A City of Chicago plumbing inspector, whose duties required him to travel throughout the city by car to inspect the plumbing in both residential and commercial buildings, sustained an injury arising out of and in the course of his employment when he “tripped on a curb,” held an Illinois appellate court [Nee v. Illinois Workers’ Comp. Comm’n, 2015 IL App (1st) 132609WC; 2015 Ill. App. LEXIS 131 (Feb. 27, 2015)].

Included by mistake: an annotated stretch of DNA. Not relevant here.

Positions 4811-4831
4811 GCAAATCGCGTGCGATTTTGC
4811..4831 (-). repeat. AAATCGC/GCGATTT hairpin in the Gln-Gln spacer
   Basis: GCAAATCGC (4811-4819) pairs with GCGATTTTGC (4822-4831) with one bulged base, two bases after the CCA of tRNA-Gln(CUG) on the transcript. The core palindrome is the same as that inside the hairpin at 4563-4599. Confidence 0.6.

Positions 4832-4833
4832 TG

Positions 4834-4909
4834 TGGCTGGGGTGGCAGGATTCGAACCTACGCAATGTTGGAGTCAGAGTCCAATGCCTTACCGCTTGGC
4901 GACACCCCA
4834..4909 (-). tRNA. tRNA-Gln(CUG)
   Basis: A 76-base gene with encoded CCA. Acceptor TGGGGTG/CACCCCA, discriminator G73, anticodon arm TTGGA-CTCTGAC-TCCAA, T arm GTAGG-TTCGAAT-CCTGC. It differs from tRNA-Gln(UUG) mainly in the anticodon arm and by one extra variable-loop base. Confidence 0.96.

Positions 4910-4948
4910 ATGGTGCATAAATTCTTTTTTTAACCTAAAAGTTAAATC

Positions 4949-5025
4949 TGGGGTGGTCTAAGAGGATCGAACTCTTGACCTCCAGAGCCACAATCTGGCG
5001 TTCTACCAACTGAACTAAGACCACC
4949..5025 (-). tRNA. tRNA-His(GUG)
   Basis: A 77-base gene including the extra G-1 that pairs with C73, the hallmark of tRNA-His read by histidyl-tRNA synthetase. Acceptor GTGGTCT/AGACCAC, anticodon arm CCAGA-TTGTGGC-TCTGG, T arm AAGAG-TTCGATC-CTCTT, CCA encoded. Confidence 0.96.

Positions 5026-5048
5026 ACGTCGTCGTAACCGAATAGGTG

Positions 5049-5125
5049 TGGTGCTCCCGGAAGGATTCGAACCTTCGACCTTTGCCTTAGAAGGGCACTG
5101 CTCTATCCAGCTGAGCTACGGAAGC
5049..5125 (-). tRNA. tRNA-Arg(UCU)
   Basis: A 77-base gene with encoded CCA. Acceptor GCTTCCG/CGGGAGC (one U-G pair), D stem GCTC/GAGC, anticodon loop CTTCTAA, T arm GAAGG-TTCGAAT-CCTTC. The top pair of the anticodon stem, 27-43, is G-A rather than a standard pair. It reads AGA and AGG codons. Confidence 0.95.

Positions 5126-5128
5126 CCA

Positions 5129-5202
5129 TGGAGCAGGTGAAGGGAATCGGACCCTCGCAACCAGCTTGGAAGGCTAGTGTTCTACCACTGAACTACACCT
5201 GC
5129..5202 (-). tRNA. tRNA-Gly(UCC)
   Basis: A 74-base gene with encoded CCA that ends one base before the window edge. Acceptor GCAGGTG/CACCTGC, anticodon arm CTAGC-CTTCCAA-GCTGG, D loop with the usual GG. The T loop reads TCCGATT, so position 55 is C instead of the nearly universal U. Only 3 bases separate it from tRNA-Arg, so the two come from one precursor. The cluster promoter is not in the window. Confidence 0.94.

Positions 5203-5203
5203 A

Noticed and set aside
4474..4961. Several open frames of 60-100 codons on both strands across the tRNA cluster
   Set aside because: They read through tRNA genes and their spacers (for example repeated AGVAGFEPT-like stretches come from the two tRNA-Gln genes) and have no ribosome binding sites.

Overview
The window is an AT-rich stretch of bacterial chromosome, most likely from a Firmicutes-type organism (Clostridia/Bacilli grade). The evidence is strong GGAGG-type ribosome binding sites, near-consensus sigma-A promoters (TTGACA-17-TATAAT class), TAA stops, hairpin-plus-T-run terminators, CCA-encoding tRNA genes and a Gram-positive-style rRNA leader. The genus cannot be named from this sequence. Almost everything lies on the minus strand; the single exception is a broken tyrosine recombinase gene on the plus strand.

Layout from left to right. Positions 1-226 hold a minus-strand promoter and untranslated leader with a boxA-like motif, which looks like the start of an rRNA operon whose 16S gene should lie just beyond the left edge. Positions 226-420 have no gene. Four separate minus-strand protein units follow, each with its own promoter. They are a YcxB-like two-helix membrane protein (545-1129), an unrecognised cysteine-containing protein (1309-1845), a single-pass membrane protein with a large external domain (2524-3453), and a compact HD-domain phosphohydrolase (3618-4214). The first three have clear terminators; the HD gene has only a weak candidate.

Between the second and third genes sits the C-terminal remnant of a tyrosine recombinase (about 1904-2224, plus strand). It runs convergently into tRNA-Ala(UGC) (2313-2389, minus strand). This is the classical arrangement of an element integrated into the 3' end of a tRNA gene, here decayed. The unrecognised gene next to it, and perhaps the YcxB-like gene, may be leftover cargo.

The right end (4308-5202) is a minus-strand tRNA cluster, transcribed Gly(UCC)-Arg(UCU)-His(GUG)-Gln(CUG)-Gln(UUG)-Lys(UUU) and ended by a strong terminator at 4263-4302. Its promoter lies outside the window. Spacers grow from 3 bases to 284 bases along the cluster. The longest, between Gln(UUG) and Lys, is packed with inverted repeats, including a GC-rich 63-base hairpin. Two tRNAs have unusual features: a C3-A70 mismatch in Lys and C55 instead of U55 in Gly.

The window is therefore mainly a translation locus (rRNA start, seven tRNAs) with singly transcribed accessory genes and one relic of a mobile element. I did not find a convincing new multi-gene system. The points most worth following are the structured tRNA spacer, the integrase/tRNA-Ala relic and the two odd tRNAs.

Finding the inspector’s injuries resulted from a “neutral” risk [see Larson’s Workers’ Compensation Law, §§ 4.03, 6.01, 25.01], the court indicated the inspector was required to prove he was exposed to the risk to a greater degree than the general public. Such increased risk could be either qualitative, that is when some aspect of the employment contributed to the risk; or quantitative, such as when the employee was exposed to the risk more frequently than the general public. The appellate court observed that the risk attendant to traversing curbs confronted all members of the public. A traveling employee, such as the claimant, was presumed, however, to have been exposed to a greater degree of risk than the general public. Accordingly, the Commission’s determination that the inspector’s injuries did not arise out of the employment was against the manifest weight of the evidence, concluded the appellate court.